The holy places in Mecca and Medina that Hajj pilgrims have the opportunity to experience

JEDDAH: During the pilgrimages of Hajj and Umrah, devout Muslims seek places that deepen their understanding of Islam and its rich heritage.

The historical sites and archaeological museums at Mecca Al-Mukarramah and Medina Al-Munawara provide an in-depth educational experience to millions of visitors from around the world who flock to the two holy cities every year.

After completing their religious rituals, such as Umrah and Tawaf, and paying their respects at the Haram, pilgrims long to immerse themselves in the history of Mecca and Medina.

With a history dating back thousands of years, these cities epitomize the origins of Islamic culture. They have welcomed pilgrims over the centuries and developed a distinct cultural identity in the process.

The Hira Cultural District in Makkah is one of the must-visit sights for pilgrims. (SPA)

To understand the historical importance of these cities and gain a deeper insight into their religious significance, visitors are urged to go beyond the well-known sights such as Jannat Ul Mua’lla, the Cave of Hira in Jabal Al-Nour, Mount Arafat and Masjid. -e-Ayesha.

Located next to the famous Jabal Al-Nour, the Hira Cultural District offers a distinctive mix of cultural, historical and engaging encounters. Covering 67,000 square meters, this district offers pilgrims an immersive journey through time, allowing them to forge a connection with Mecca’s vibrant history.

Near the Haram is the historic site of Hudaibiyah, where the Prophet Mohammed signed the crucial treaty of Hudaibiyah. A mosque now stands on the site, next to a weathered structure of unknown origin.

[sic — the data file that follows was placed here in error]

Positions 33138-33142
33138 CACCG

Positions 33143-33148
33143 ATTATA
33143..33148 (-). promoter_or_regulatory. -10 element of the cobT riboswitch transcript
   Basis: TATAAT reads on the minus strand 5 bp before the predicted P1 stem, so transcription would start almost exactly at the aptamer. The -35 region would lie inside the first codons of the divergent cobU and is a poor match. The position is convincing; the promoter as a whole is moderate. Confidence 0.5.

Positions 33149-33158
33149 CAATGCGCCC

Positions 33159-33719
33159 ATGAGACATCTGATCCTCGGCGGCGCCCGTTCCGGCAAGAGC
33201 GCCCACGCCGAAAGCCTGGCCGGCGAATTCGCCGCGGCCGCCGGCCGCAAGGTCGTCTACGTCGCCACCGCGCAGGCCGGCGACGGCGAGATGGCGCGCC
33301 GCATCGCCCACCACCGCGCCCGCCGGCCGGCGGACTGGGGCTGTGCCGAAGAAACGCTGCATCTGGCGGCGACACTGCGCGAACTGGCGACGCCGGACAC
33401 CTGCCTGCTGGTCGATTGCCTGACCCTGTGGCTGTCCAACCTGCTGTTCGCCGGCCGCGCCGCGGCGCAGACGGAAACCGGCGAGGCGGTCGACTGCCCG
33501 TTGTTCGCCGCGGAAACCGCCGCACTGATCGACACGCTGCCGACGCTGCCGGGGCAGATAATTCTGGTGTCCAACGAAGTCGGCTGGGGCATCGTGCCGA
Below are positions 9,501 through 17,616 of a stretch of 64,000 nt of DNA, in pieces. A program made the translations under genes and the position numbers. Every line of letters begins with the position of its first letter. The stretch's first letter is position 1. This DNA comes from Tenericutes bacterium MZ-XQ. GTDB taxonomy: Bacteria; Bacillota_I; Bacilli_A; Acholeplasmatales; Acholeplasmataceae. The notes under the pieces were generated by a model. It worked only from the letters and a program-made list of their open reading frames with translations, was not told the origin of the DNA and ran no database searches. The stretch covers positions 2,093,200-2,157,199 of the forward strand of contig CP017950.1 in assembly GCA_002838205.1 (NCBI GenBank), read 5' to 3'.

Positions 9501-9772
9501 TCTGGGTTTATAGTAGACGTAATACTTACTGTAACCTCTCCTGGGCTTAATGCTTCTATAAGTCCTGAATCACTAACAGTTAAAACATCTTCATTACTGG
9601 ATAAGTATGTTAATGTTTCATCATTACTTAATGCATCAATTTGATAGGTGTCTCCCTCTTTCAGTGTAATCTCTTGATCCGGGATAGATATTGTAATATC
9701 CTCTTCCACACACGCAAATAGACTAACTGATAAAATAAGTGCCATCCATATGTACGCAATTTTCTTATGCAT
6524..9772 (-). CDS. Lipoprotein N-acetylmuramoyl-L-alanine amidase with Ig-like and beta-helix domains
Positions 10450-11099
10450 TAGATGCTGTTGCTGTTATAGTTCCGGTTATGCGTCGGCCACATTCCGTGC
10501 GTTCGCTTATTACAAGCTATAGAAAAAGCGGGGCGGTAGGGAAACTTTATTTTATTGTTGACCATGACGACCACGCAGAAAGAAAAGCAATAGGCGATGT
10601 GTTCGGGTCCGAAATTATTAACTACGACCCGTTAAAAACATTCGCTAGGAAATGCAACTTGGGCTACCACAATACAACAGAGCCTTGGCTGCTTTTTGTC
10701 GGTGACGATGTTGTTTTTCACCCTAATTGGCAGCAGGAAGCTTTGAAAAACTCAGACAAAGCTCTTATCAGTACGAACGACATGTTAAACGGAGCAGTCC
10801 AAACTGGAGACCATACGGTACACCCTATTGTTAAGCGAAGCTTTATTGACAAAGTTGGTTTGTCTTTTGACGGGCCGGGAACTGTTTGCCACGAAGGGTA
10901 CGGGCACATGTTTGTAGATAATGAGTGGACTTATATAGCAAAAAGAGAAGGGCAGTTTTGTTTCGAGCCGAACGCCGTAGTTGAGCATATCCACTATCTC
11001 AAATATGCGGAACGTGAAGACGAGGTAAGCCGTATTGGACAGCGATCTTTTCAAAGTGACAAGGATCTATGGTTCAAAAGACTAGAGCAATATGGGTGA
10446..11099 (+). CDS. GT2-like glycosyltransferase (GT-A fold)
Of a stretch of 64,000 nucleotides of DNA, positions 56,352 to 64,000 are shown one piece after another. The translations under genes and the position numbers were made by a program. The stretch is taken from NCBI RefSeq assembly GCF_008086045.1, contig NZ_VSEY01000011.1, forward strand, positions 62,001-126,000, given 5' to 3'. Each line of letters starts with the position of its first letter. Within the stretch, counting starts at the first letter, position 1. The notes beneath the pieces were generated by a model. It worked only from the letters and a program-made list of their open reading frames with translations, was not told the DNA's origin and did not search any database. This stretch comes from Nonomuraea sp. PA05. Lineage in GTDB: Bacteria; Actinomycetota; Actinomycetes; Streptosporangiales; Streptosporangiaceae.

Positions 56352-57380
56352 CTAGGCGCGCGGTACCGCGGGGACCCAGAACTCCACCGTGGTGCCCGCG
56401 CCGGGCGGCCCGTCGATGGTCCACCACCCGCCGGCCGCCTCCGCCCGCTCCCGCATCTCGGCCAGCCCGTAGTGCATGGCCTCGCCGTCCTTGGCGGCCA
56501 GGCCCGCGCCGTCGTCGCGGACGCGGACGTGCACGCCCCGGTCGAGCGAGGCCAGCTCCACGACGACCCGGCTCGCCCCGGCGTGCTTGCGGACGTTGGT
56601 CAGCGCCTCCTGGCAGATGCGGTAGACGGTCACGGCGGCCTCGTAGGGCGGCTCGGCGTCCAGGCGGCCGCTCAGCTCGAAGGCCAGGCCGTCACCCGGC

In 809, during a time of extreme water scarcity in Mecca, Queen Zubaida, wife of the Abbasid Caliph Harun Rashid, made a pilgrimage to the holy city. Witnessing the challenging conditions faced by pilgrims, she took immediate action by ordering the construction of the Zubaida Canal.

This canal, built over a thousand years ago, has continued to supply water to pilgrims visiting Mecca ever since.

Finally, Mount Abu Qubais, where a miraculous event involving the moon took place, serves as a reminder of divine intervention in the landscape of Mecca.

the Assalaamu Aleyka Ayyuhan Nabiyyu Museum in Mecca. (Delivered)

One of the must-visit attractions in Mecca is the Assalaamu Aleyka Ayyuhan Nabiyyu Museum, which teaches visitors about the life of the Prophet Muhammad through innovative displays and artifacts.

Providing a glimpse into the type of home he may have occupied and exhibiting clothing from his era, the museum provides a unique insight into his life, allowing guests to delve into the lives of his ancestors, wives, children and descendants.